This represents arguably one of the most challenging times in our nation’s history to be a leader.
I wrote "Two Truths And A Lie: Leadership During A Pandemic" in the wee hours of night while major thoroughfares in my region burned to the ground and I sat peering out a window of my St. Paul home. As I was working to capture real-time lessons from one crisis, another one was unfolding.
The Twin Cities region quickly found itself at the epicenter of a national reckoning with systemic racism when George Floyd died at the hands of a police officer. This reckoning has been broadly experienced as the examination and protest of the status quo. To place a finer point on things, we are experiencing a challenge to the balance of power that undergirds the status quo.
Moment or Movement
In my role at Greater Twin Cities United Way, I am afforded a unique lens on this moment. Our organization provides operating grants to nearly 100 nonprofit organizations across our region. We are fortunate to partner closely with multiple corporations to develop and deploy philanthropic solutions in service to our neighbors in need.
Serving as a bridge across sectors of changemakers, I am afforded a close look at the underlying concerns of those leading our communities’ response to the times we face. The needs are great, emotions and tensions are high, the financial outlook is uncertain and at least once a week since the end of May, I hear a different colleague wonder out loud whether this time will be different. Will this be the time we really move the needle on systemic racism in a major way?
Ensuring this period lives beyond a moment to become a movement toward sustained change requires that activists and nonprofit, corporate and public leaders build the stamina to hold the tension of “yes, and” among three essential tactics.
For all the recent lamenting of “cancel culture,” calling an organization or leader out for harmful practices is not a new tactic. What is relatively new is virtually anyone’s capacity to access and broadly disseminate information related to a perceived violation of ever-evolving cultural norms. Due to Covid-19, we find ourselves cooped up at home with fewer distractions from the ugly truth: Racism is foundational to many of our systems. This increased focus intensifies the impact of a call out.
Pros: Grabs attention, halts harm, can provide valuable information regarding the alignment of intent vs. impact, the threat of a call out increases vigilance in decision making, may prevent sliding into old patterns
Cons: One-sided communication, often ignores nuance and details necessary for an accurate behavior assessment; can be adversarial, create defensive posture, have a far-reaching impact on credibility
Advice: In many cases, a call out is the result of an unclear feedback loop or perceived unwillingness of those in power to engage. Work to proactively test and clarify feedback channels and share examples of subsequent changes made. Consider timing, venue, language and likely impact/response before calling out.
A call in, much like a call out begins with an acknowledgment of problematic behavior. Instead of weaponizing awareness, however, calling in invites people on a journey. The practice requires patience, courage, empathy and parties willing to engage in radical listening. It is possible to diffuse a call out by responding with a call in.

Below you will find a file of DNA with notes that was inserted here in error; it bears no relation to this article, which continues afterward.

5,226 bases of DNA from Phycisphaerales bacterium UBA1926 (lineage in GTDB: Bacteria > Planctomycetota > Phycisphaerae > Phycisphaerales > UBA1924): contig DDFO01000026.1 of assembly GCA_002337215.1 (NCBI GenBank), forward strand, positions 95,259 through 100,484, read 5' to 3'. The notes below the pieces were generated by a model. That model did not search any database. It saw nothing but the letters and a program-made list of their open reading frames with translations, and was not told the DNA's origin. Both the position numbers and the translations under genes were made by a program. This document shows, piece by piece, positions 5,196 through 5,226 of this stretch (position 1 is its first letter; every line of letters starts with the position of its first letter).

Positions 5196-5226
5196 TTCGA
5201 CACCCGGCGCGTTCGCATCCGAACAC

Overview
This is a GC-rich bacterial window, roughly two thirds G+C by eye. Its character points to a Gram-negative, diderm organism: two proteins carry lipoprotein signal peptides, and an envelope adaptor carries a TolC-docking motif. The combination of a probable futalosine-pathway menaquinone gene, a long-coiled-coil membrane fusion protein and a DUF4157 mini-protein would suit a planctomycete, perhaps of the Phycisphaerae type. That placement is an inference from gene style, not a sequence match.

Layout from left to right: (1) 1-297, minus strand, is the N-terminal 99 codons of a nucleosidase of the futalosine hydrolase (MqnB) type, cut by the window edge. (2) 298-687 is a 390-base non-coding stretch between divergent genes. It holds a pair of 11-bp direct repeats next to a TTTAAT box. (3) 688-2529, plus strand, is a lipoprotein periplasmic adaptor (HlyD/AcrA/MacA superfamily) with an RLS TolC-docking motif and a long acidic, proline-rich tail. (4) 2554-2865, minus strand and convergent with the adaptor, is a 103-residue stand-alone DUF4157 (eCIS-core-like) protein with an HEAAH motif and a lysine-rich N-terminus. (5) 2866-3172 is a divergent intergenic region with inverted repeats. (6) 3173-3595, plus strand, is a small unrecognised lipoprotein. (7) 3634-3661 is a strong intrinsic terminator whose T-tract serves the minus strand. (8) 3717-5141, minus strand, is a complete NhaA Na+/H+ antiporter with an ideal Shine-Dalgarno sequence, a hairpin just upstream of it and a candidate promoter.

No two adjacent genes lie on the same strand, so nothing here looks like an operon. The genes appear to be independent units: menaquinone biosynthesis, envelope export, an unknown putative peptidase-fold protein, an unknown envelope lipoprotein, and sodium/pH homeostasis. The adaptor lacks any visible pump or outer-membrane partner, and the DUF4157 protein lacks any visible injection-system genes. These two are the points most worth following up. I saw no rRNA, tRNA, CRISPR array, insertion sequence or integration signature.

Pros: Halts harm, preserves and builds relationships, fosters accountability and commitment, provides space for shared learning
Cons: May be perceived as placating/performing comfort for those in power, can be emotionally taxing for all involved (especially for those not in positions of authority, because power complicates the exchange)
Advice: Set your intentions and test openness prior to taking this approach to efficiently manage time and energy. What constitutes progress on the behavior in question? What is the impact of doing better? One way to test openness is to ask directly about the other’s intent. Consider starting with a phrase like “help me understand what your goal was with [behavior in question].” Share the impact of the statement/behavior in question as well as the approach you would have preferred and why.
Meaningful progress to reverse the effects of racism in our systems requires long-term, intentional action. According to FSG's The Water of Systems Change model, progress must occur at three different levels: structural (policies and practices), relational (power and connectedness) and transformational (mental models, or the way we understand how the world works).
Pros: Focused attention on the source of societal challenges versus managing symptoms (evidence of a justice frame over charity), can create shifts in narratives that hold problems in place
Cons: May be disruptive to existing plans, uncomfortable to confront well-meaning but harmful practices, hard, complicated work to move systems
Advice: Examine the following: What practices within your sphere of influence lead to predictable outcomes along racial lines? How are your dollars allocated? If you have identified racial justice or systems change as a priority for your organization but have not invested incrementally toward that end, you may be working at cross-purposes with your stated goal. Once a desired set of outcomes is identified, stick with it. Research suggests that five to 10 years of sustained effort is required to transform a system.
We are living in unprecedented times where equity, racism and systemic oppression are at the forefront of conversation and require sincere introspection. While difficult, this point in history also presents a rare and profound opportunity for leaders to chart a different path, toward our highest and best collective selves.
-- Acooa Lee Ellis
This article originally shared on Forbes Nonprofit Council.